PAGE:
Posted on 24/02/2017 by Todd Pearce
After months of searching for the right property, the joy of finding a suitable home is soon replaced with a desire to secure the subject property for the best (lowest) possible price.
The focus question moves from “is this the right home?” to “what is the right price?” In working out who the unreasonable party in a negotiation is, it is important to remember that fear is pulsating through buyer and seller.
A buyer’s fear of overpaying for a piece of real estate is equalled only by a seller’s fear of underselling. A negotiation can quickly turn into “the sellers are greedy” and “the buyers are bargain hunters”.
Issues such as buyer competition and/or market conditions will dictate whether the buyer needs to come up in price or the seller needs to come down. Sometimes both parties may need to make a move to get the dance going.
Relating the general market conditions to an individual sale campaign can be an error. A seller who puffs out their chest and states “it is a boom out there, so we want top dollar or we are not selling” may inadvertently send their best buyer packing. Even in a booming market, sellers still decline the highest offer, only to sell for less down the track.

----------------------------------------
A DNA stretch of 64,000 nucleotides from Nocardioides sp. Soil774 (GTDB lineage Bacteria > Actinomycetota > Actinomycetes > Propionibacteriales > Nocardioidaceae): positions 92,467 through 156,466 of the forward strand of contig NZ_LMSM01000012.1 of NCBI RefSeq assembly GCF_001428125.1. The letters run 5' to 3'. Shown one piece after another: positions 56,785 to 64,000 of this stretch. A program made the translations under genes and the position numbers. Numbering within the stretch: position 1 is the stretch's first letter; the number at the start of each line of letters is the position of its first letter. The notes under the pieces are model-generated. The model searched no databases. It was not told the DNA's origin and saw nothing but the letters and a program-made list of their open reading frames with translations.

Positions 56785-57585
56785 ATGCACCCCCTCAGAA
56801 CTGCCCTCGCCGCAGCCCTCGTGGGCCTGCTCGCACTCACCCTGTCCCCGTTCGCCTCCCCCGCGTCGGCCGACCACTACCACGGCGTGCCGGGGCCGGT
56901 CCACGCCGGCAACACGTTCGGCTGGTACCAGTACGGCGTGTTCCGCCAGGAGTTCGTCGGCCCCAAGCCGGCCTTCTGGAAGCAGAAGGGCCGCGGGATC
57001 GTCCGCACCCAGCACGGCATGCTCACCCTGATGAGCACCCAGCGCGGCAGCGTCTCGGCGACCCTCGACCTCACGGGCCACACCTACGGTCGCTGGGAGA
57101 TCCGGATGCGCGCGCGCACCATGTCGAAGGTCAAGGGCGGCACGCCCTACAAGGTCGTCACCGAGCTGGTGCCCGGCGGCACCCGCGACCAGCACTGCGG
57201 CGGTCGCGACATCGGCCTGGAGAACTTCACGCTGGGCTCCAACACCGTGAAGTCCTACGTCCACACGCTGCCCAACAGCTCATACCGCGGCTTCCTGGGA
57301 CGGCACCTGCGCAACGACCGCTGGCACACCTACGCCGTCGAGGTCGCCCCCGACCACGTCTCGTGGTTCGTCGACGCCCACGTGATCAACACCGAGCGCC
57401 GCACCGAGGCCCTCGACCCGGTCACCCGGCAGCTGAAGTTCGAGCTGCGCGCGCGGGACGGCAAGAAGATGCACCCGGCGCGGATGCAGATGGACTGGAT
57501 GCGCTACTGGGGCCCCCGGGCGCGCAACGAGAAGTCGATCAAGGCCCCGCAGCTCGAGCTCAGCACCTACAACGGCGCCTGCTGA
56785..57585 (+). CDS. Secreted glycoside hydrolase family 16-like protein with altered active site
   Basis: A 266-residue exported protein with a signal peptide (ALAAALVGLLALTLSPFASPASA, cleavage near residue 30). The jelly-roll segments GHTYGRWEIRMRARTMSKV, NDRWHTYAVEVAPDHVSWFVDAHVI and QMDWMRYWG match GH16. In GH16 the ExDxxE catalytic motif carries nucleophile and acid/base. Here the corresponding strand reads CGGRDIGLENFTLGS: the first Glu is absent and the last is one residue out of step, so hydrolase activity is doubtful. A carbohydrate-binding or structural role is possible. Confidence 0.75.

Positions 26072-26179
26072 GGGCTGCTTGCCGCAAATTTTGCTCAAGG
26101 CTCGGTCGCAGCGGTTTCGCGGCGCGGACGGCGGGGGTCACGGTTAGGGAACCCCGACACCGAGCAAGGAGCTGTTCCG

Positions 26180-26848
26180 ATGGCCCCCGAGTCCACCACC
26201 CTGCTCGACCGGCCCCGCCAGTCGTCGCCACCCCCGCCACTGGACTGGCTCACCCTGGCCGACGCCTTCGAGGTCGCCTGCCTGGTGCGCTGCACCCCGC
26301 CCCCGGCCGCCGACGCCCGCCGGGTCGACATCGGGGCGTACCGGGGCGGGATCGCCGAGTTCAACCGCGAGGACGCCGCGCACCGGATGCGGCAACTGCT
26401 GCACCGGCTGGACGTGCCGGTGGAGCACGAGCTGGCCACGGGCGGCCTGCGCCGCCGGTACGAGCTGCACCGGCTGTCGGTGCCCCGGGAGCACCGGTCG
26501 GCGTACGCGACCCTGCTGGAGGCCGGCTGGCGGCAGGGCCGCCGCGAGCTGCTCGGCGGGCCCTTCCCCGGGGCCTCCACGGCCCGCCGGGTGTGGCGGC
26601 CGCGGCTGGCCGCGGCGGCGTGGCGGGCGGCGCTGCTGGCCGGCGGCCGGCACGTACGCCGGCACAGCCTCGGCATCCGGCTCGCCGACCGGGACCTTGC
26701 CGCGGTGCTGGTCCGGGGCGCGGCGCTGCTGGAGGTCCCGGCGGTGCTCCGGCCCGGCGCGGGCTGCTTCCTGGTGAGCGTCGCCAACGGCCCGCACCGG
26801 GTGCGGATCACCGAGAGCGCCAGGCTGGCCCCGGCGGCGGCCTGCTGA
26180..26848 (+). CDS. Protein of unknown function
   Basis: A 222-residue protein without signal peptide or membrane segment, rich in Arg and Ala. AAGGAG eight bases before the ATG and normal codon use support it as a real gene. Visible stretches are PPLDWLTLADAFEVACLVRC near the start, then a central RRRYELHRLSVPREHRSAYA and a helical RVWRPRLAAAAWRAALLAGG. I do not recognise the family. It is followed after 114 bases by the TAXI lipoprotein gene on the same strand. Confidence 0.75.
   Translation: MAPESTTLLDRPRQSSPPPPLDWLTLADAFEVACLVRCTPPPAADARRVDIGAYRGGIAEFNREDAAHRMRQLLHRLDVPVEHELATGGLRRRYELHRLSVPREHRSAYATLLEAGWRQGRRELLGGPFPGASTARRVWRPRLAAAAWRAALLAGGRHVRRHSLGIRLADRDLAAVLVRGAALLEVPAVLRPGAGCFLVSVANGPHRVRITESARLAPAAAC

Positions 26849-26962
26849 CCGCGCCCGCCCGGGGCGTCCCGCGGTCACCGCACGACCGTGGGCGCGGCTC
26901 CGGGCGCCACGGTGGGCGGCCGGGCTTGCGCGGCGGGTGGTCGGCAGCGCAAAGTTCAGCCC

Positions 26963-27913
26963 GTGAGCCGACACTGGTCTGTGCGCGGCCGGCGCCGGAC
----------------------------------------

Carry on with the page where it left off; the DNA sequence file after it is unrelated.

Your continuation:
Conversely, in a soft market, a buyer who acts with an attitude of, “I am going to low ball every vendor until I pick up a bargain” will continually get pipped in the negotiation by competing fair minded buyers. Even in a soft market, good properties are still contested by multiple buyers.
Properties that sell for bargain prices do so because they often have a major flaw, or flaws, that cause the wider market to dismiss it. If you feel that you have snagged yourself a bargain, be careful, you may have bought a lemon. When a buyer’s primary goal is low price before quality real estate, the buyer may get a low price on a property, but they are unlikely to get a quality piece of real estate.
Cheap is rarely good and good is rarely cheap.
As prices continue to drift lower, trying to price in an Armageddon scenario to your offer will cause the agent and seller to continue searching for another buyer. Regardless of where you think the market price may go, every property has a value in today’s market. Any vendor will justifiably expect that price or higher, during the negotiation process.
A bargain hunter waiting for prices to crash usually ends up waiting as opposed to buying.
There are two key questions to ask yourself when making an offer to purchase.
Can we afford to pay the owners price?
Is the owners price fair and reasonable in the current market?
To suggest that an owner should come down in price because the wider market conditions are weak is a flawed thought process. If the agent and seller have priced the property correctly for the current market, there is no need for the owner to come down in price.
As a buyer, if you find the right home at a fair price that you can afford, pay the price before someone else does.
Source: Harris Partners’ Property News.